6. I refuse to use my diabetes as an excuse to get me out of things that I don’t want to do or as a way to get special attention. I think it’s cheap and sounds like you are asking someone to pity you. That’s pretty lame.

    Posted by CoCo |
  7. The D card works wonders at the airport when they ask you to take off your shoes and walk through security! Allow some extra time thou, cause there will be a conference about it before they run a little machine over your shoes. Helps if you can manage to be in a wheelchair while you are doing this.

    Posted by bearybe |
  8. I love the “D Card.” I play it often at potlucks to turn down desserts that someone spent hours making. It hurts their feelings if you’re just “on a diet” but saying, “I’m sorry, I have diabetes,” really works.

    Posted by Grammybirdy |
  9. I use the D-card when there is a wait at a resturant. It usually gets me to a table quicker.

    Posted by Jaclyn |
  10. In response to Coco–Not looking for pity, just showing how little folks know about diabetes–and an easy way out of a b.s. situation, i.e. telemarketers, etc.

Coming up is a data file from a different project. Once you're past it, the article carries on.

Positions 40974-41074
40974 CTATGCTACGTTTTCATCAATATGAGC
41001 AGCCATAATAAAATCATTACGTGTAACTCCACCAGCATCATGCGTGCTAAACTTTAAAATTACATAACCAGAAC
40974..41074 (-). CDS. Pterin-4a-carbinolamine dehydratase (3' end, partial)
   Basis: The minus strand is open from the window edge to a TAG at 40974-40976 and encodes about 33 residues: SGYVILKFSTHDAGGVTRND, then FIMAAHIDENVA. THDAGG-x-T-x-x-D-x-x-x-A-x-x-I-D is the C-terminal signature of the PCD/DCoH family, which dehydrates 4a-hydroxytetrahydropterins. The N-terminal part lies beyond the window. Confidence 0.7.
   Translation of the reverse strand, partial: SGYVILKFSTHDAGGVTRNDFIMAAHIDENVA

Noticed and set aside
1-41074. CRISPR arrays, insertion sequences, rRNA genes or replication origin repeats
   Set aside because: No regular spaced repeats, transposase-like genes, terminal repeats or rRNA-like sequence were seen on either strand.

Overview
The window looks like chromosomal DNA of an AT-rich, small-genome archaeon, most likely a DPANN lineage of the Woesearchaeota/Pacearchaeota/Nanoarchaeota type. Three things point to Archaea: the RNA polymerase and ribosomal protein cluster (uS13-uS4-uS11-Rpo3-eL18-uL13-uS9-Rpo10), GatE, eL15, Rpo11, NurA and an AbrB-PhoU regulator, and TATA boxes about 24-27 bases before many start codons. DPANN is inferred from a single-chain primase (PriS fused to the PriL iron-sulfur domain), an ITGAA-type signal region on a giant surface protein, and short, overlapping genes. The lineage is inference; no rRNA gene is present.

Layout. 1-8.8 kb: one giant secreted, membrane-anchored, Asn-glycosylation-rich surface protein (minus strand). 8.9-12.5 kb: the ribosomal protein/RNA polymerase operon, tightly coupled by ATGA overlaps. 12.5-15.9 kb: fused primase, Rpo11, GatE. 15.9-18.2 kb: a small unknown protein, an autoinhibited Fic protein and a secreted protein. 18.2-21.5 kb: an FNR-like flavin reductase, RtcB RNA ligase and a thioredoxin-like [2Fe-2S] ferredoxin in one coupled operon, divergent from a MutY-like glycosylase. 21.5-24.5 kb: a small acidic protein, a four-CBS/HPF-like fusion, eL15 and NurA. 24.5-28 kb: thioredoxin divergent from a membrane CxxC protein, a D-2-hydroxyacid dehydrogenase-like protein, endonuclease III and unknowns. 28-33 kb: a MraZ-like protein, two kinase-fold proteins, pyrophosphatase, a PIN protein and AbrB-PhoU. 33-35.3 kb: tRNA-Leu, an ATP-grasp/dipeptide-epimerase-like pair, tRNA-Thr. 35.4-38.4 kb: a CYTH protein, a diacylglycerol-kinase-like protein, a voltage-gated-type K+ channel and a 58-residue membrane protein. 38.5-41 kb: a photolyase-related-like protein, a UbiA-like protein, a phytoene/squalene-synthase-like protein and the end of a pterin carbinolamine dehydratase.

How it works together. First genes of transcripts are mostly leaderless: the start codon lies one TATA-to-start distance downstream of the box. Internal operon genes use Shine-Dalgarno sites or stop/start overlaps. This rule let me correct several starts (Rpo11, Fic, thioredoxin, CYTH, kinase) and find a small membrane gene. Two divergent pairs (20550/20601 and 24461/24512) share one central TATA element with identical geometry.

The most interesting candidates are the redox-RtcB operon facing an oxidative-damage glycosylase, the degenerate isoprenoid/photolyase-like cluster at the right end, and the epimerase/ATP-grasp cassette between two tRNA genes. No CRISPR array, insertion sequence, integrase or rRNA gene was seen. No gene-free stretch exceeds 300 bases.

Posted by Stuckey |
  11. I completely agree that the general public doesn’t know much about diabetes and sometimes it is appropriate to use the “D” card, like when turning down a dessert. And I’ll even concede that it is not hurting anyone to use it to get off of the phone with a telemarketer. What really bothers me is when people use it to do things like cut their waiting time at a restaurant. If you have diabetes you know to bring a snack or glucose tabs in case a meal gets delayed. It is just unfair to falsely claim to be having a hypoglycemic reaction to gain priority over others in a restaurant.

    Posted by Coco |
  12. Another variation of the D card is “I can’t talk to you now, I’ve got diabetes and I’m starting a low blood sugar attack! I gotta go EAT!!” This works especially well when you reallyare hypoglycemic.

    Posted by Tami girl rocks |

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Living With Diabetes
The Outside Like the Inside (08/27/14)
Upcoming "Taking Charge of Your Diabetes" Health Fairs (08/19/14)
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Toughen Up, Kids (08/07/14)